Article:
Nobel Prizes in Literature Awarded to Peter Handke, Olga Tokarczuk
Swedish Academy names two laureates after postponing last year’s prize; award to Handke rekindles controversy over his support for Milosevic
ByDominic Chopping and James HookwayUpdated Oct. 10, 2019 2:58 pm ET
STOCKHOLM—Austrian author Peter Handke and Poland’s Olga Tokarczuk were awarded Nobel Prizes in Literature on Thursday.
The Swedish Academy named Mr. Handke the laureate for 2019 and Ms. Tokarczuk for 2018 after postponing last year’s award due to a protracted scandal.
The academy said it honored Mr. Handke “for an influential work that with linguistic ingenuity has explored the periphery and the specificity of human experience.”A Map of LaureatesCountries with the most Nobel Prize winnerssince the award was established in 1901, bycountry of birthPhysiology or MedicinePhysicsChemistryLiteraturePeaceEconomicsU.S.U.K.GermanyFranceSwedenPolandRussiaJapanItalyCanadaNetherlands0100200300Nobel Prize winners in Literature, by countryof birthSource: nobelprize.orgNote: Updated with 2019 results as of Oct. 10. Birthcountries are based on current boundaries.Oct. 10U.S.U.K.GermanyFranceSwedenPolandRussiaJapanItalyCanadaNetherlands0510
Since his debut novel “Die Hornissen” (The Hornets) was published in 1966, he has established himself as one of Europe’s most influential postwar writers, the academy said. Mr. Handke, however, has drawn widespread criticism for his apparent support for former Serbian leader Slobodan Milosevic, who died in custody in 2006 before an international tribunal had concluded his trial on charges including crimes against humanity.
British author Salman Rushdie in 1999 described Mr. Handke as an apologist for the Milosevic regime’s genocidal policies, and at the Serbian leader’s memorial service, Mr. Handke delivered a speech declaring his backing for Milosevic before 20,000 mourners.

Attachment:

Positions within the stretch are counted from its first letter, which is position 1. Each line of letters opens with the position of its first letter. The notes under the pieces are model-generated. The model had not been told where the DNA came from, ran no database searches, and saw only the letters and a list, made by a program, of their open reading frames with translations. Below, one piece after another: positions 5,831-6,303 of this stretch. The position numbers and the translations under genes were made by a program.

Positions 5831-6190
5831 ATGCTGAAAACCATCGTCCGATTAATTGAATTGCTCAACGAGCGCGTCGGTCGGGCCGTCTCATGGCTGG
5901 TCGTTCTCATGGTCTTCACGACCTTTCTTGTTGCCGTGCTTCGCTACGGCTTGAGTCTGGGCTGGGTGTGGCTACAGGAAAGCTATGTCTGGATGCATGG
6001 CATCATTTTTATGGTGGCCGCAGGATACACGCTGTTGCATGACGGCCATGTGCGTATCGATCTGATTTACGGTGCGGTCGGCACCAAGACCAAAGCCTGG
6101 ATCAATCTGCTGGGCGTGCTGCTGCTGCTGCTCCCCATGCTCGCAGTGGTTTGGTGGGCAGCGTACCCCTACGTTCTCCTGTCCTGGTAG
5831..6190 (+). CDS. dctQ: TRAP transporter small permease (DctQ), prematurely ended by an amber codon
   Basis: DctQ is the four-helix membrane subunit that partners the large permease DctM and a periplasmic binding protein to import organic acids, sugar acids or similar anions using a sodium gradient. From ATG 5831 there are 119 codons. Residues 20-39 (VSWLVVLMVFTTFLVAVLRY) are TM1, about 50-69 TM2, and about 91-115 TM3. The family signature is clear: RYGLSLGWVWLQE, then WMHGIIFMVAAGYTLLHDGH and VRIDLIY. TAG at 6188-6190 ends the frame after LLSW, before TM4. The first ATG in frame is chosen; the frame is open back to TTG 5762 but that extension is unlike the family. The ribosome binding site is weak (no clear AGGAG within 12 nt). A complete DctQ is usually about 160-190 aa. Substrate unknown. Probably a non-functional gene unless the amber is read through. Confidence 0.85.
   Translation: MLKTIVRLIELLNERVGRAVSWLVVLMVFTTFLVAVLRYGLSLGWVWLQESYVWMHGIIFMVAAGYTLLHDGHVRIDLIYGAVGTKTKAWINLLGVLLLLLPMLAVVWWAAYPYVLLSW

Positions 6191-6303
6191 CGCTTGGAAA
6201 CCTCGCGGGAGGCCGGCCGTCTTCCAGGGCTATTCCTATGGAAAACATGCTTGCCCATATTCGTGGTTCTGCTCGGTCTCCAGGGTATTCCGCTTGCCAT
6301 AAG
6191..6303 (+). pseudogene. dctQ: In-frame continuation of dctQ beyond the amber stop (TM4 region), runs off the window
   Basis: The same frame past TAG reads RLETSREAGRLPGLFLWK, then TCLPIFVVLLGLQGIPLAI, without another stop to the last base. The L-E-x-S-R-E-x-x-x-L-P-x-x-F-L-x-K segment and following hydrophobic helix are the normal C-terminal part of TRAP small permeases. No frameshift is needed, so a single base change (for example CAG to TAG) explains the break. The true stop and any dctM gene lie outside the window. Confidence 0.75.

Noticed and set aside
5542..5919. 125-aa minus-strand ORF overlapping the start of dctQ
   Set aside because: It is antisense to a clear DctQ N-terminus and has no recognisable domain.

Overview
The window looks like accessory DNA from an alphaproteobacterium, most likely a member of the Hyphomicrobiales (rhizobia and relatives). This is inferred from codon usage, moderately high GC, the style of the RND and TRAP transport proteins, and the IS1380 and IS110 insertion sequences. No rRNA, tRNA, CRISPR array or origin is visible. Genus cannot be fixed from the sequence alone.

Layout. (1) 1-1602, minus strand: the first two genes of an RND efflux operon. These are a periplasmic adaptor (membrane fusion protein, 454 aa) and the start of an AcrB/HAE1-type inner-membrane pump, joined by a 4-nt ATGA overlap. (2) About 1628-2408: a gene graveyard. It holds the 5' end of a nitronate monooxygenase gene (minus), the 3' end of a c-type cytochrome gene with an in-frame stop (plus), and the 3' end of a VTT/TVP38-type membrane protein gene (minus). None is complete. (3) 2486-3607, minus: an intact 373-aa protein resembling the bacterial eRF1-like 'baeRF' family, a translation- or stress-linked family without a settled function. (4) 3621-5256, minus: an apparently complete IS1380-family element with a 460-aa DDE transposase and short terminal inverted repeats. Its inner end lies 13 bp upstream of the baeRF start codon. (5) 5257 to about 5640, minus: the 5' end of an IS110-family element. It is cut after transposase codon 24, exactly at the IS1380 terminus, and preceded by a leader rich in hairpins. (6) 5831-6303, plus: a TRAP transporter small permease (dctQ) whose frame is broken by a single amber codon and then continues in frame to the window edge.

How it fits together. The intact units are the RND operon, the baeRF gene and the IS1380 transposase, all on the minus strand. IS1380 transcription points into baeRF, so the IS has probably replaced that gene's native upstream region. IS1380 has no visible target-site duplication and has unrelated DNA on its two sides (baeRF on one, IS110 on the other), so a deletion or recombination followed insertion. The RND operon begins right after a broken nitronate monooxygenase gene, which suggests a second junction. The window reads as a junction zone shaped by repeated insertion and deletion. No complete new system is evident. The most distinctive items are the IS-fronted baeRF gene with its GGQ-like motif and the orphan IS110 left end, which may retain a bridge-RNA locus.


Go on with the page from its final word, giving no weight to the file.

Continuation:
Ms. Tokarczuk, whose novels include “Primeval and Other Times” and “The Books of Jacob,” has displayed a “narrative imagination that with encyclopedic passion represents the crossing of boundaries as a form of life,” the academy said.
The panel at the Swedish Academy that judges the Nobel literature prize has undergone a sweeping revamp in the past year following sexual assaults involving Jean-Claude Arnault, the husband of a former member of the academy and a prominent figure in cultural circles in Sweden. In late 2018, Mr. Arnault was convicted of two rapes going back to 2011.
Mr. Arnault’s wife, poet Katarina Frostenson, sat on the academy’s judging panel and it later transpired that the academy provided funding for her husband’s cultural center. The funding quickly stopped after the abuse allegations came to light, but three panel members quit after an investigation found that Ms. Frostenson had also improperly benefited from the academy’s financial support.
Several other members subsequently left the academy, forcing it to suspend judging for the award for the first time since World War II.
It brought in five external members to help judge the prizes, restore the academy’s credibility and put it back on track to award the prizes for both 2018 and 2019 this year.
The decision to award the 2019 prize to Mr. Handke appears likely to provide a fresh source of controversy, however.
He published a travelogue titled “A Journey to the Rivers: Justice for Serbia” in 1996 and was a vocal critic of the NATO bombing of the former Yugoslavia. In 2006, he was given the Germany city of Düsseldorf’s Heinrich Heine Prize, but the award was withdrawn when the city’s council vetoed the decision.
In 2014, Mr. Handke ran into further protests when he was awarded the International Ibsen Award, prompting calls in some quarters for the jury to resign.
PEN America, a nonprofit advocacy group for writers in the U.S. and abroad, registered regret Thursday at the Nobel award to Mr. Handke.
“We are dumbfounded by the selection of a writer who has used his public voice to undercut historical truth and offer public succor to perpetrators of genocide,” said Jennifer Egan, a novelist and the organization’s president. “We reject the decision that a writer who has persistently called into question thoroughly documented war crimes deserves to be celebrated for his ‘linguistic ingenuity.’”
In addition to a Nobel medal, Mr. Handke and Ms. Tokarczuk each win a cash prize of 9 million kronor ($915,000). Swedish industrialist Alfred Nobel, the inventor of dynamite, established the prize in his will along with prizes for chemistry, physics, physiology or medicine, and peace. An economics prize was later established in his name.
Corrections & Amplifications
Peter Handke was awarded the 2019 Nobel Prize in Literature. An earlier version of this article incorrectly said it was 2018 in one reference. (Oct. 10, 2019)